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-   -   Unusual differentiation (https://www.mersenneforum.org/showthread.php?t=2910)

 mfgoode 2004-08-14 16:09

Unusual differentiation

How would you differentiate :rolleyes:

y = x^( x ) ^(x^)----------x----right up to infinity ?
In other words y =X to the power of x to the power of x---up to infinity ?

Mally :coffee: :smile:

 davar55 2004-08-14 16:20

The function is infinite for x > 1,
is not well defined for x <= 0,
and is constantly 1 for 0 < x <= 1.

Hence the derivative is only defined for 0 < x < 1,
and equals zero there !!

 JuanTutors 2004-08-14 22:11

[QUOTE=mfgoode]How would you differentiate :rolleyes:

y = x^( x ) ^(x^)----------x----right up to infinity ?
In other words y =X to the power of x to the power of x---up to infinity ?

Mally :coffee: :smile:[/QUOTE]
For 0<x<1, this can't converge to 1. notice that y=x^y. So if, say for x=1/2, we would have that 1=y=(1/2)^1=1/2.

I'm not much into complex analysis, so I don't know all the places that this function converges. However, here is a hint on taking the derivative:

Let f[x] := x^f[x], where x^f[x] is defined as x^f[x] := exp[f[x]*Log[x]], i.e. the number e=2.71828... to the power of f[x]*Log[x], where Log[x] is the natural log. Take the derivative, and solve for df/dx

This has a fairly nice answer, and is related to the Lambert W-function. (I really don't know anything about it, though :innocent: )

 davar55 2004-08-15 16:16

^^ Oops. That post was incorrect.

If x == sqrt(2) for example, then x^x^x^... == 2

Hence the range of convergence is wider than given there,
and the function is not constant in that range.

 jinydu 2004-08-16 03:08

I do know how to differentiate f(x) = x^x. Maybe that can help:

f(x) = x^x = (e^ln x)^x = e^(x*ln x)

f '(x) = x*ln x * e^(x*ln x) = x*ln x * x^x = (x^x) * x * ln x

 jinydu 2004-08-16 03:45

Sorry, I made a mistake with my last post. The key property is:

If y = e^(f[x]), then dy/dx = f '(x) * e^(f[x])

So here's the corrected derivation:

f(x) = x^x = (e^ln x)^x = e^(x*ln x)

Let g(x) = x*ln x

g '(x) = (x * 1/x) + (ln x) = 1 + ln x

f '(x) = (1 + ln x) * e^(x*ln x) = (1 + ln x) * x^x

Now, I'll try to differentiate f(x) = x^(x^x):

f(x) = x^(x^x) = (e^ln x)^(x^x) = e^(ln x * x^x)

Let g(x) = x^x * ln x

g '(x) = (x^x * 1/x) + (ln x) * (1 + ln x) * x^x
g '(x) = ([x^x]/x) + ([x^x * ln x] * [1 + ln x])

f '(x) = ([x^x]/x) + ([x^x * ln x] * [1 + ln x]) * e^(ln x * x^x)
f '(x) = ([x^x]/x) + ([x^x * ln x] * [1 + ln x]) * x^(x^x)

Someone may want to check this. Obviously x^(x^(x^x)) is likely to be even more complicated.

 mfgoode 2004-08-18 15:49

Unusual differentiation

[QUOTE=mfgoode]How would you differentiate :rolleyes:

y = x^( x ) ^(x^)----------x----right up to infinity ?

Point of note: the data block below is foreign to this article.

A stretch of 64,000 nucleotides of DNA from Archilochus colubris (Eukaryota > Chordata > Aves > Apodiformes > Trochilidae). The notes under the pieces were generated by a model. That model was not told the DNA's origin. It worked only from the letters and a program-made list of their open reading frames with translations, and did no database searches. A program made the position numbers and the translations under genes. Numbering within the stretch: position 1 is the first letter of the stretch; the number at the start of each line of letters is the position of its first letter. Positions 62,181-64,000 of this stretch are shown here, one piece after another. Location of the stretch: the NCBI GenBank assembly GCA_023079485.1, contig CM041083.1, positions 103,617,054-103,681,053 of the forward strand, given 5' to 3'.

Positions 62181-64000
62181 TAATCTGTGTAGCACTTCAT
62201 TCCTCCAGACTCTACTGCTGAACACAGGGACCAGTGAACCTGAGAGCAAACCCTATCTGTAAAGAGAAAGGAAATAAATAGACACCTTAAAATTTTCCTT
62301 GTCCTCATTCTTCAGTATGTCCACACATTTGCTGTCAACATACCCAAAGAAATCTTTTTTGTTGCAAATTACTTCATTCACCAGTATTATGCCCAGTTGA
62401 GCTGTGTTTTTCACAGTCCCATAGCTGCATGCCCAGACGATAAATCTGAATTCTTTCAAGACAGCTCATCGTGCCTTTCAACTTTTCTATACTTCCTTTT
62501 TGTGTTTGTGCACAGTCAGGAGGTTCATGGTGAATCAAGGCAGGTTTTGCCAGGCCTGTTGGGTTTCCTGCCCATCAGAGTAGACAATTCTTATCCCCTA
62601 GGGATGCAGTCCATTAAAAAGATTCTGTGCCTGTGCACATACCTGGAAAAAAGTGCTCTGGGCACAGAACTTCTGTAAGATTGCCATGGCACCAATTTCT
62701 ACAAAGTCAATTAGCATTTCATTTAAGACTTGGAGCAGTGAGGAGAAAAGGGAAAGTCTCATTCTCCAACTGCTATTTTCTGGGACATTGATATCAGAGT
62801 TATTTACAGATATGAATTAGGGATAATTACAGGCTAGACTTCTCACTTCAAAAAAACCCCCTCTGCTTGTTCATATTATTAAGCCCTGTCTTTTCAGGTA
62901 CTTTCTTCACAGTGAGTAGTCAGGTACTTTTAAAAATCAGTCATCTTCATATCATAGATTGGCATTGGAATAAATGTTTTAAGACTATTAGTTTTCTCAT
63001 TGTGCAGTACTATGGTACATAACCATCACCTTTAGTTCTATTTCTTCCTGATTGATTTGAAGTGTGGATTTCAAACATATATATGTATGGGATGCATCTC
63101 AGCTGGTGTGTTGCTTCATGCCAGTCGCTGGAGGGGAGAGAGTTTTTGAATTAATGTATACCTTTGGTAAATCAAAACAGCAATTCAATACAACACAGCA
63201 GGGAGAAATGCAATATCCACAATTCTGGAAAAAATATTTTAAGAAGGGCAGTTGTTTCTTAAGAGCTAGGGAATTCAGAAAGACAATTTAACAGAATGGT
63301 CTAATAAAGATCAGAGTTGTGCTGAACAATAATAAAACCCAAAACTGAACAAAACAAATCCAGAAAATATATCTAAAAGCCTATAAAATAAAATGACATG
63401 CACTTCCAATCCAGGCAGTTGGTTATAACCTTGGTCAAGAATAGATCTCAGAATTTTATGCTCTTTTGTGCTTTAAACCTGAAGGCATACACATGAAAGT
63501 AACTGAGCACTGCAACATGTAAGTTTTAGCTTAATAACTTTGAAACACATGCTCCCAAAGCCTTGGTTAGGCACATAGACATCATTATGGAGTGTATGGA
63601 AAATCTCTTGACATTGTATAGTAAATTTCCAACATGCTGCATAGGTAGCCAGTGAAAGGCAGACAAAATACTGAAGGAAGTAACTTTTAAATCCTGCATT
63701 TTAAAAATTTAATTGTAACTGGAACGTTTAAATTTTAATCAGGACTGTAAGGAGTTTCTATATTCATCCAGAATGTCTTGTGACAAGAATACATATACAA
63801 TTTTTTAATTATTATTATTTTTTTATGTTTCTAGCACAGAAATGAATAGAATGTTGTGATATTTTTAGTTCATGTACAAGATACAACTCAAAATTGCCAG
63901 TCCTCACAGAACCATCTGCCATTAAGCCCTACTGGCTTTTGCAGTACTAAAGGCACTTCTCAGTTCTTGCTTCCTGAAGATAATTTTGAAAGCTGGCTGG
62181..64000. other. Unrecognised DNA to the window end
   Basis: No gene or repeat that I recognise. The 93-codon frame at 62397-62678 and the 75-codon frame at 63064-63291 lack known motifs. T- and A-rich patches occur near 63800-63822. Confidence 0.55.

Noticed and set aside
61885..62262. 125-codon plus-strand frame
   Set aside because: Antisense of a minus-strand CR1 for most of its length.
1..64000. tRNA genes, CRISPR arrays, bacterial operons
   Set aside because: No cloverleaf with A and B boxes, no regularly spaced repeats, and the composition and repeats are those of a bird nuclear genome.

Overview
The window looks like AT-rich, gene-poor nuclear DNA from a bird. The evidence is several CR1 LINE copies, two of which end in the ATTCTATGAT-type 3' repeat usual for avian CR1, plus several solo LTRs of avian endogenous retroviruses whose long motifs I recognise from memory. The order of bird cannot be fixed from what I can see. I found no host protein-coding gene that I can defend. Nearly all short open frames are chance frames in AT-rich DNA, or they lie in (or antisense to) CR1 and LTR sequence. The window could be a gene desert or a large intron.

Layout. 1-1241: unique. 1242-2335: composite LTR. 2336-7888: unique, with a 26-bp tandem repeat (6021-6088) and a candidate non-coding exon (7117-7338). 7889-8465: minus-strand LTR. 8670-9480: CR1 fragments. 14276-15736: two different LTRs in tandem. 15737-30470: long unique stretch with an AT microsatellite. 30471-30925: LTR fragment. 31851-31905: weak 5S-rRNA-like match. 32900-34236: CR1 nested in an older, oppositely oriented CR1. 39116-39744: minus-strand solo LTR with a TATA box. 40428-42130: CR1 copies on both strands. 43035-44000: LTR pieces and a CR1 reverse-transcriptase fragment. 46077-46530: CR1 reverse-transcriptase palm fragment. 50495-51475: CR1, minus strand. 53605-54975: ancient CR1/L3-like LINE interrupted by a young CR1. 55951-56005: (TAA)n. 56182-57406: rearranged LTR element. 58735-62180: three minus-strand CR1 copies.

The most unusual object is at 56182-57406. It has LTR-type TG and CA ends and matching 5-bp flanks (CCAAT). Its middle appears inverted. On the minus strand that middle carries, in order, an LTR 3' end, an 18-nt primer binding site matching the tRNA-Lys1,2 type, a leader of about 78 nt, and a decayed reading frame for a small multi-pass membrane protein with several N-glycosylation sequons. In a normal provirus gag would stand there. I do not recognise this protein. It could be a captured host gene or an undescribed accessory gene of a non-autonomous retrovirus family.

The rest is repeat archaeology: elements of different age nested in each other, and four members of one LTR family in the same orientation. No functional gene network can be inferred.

In other words y =X to the power of x , to the power of x---up to infinity ?

Mally :coffee: :smile:[/QUOTE]

Thank you one and all for the interest shown in this problem and the keen insight in tackling it.

The Solution: Let Y = x^x^x^X--------- to infinity. :smile:
Therefore y =x^y -------- 0 <x<=1
Taking logs logy =ylogx
Hence log y/y=logx
Hence dx/dy = [ y*(1/y) -logy*1]/ (y^2) Quotient rule y not=0

Therefore dy/dx= (y^2)/ 1-logy
Now y tends to 1 in this range as given above
Therefore dy/dx = 1 as log1 =0

This gives the slope as 1 (tan inverse 1=45*) i.e. m=1
Hence this is the eqn. of a straight line bisecting the angle (90*) in 1st. quadrant
therefore eqn of line is y=x [y=mx+c and c=0]
I remain open for further discussion on this problem :rolleyes:

Mally :coffee:

 jinydu 2004-08-19 14:40

I assume you're saying that f' (x) = x. If that is the case, then f(x) = 0.5x^2 + c, where c is some constant.

I learned in my math class that integration is the reverse of differentiation. Also, when you integrate a function, you get a whole family of functions, which differ from each other only by a constant.

Thus, if your reasoning is correct, x^x^x^x^x... = 0.5x^2 + c.

That would be a surprising result.

 mfgoode 2004-08-19 16:40

Unusual differentiation

:smile:
Thank you for your query.
You are making the wrong assumption so naturally you get a conflicting answer!
PLease re-read my post. It is better to use leibniz's notation. Its less confusing.
The diff. coeff. is 1 and not x
Thus dy/dx =1
integrating y=x+c. put c=0 as the eqn is derived to be y=x
Therefore y=x
Now if we integrate once again we get integral ydx=(x^2)/2+c and put c=0
therefore Integral ydx =(x^2)/2. The limits we set at 0 to 1 now draw the line y=x
The integral denotes the area of a triangle formed by points (0,0) (1,0) and (1,1). The area of this triangle is 1/2(base * height) =(1*1)/2=1/2
Compare with the integral above viz. (x^2)/2. Here x =1, so area =1/2.
Therefore both results from (Calculus and co-ord geom) tally Q.E.D
:confused :question:
I am open for further questions

Mally :coffee:

 Zeta-Flux 2004-08-19 18:47

The function x^{x^{x^{x...}}} converges (for real numbers) on the interval [e^{-e}, e^{1/e}]. You might want to google the term "infinite exponential."

mfgoode, you seem to have differentiated log(x) wrong.

Best,
Zeta-Flux

 mfgoode 2004-08-21 16:11

Unusual diferentiation

:sad:
Thank you for your astute observation on my derivation. Yes I left an 'x' out of differentiation. Since x =1 it does not affect the final conclusion.
:question:
I will be highly obliged if you could elucidate on the two exponential limilts you have mentioned. What would the curve eqn. be and how did you arrive at the limits? It will be very interesting and valuable to me :smile:
All the best,

Mally :coffee:

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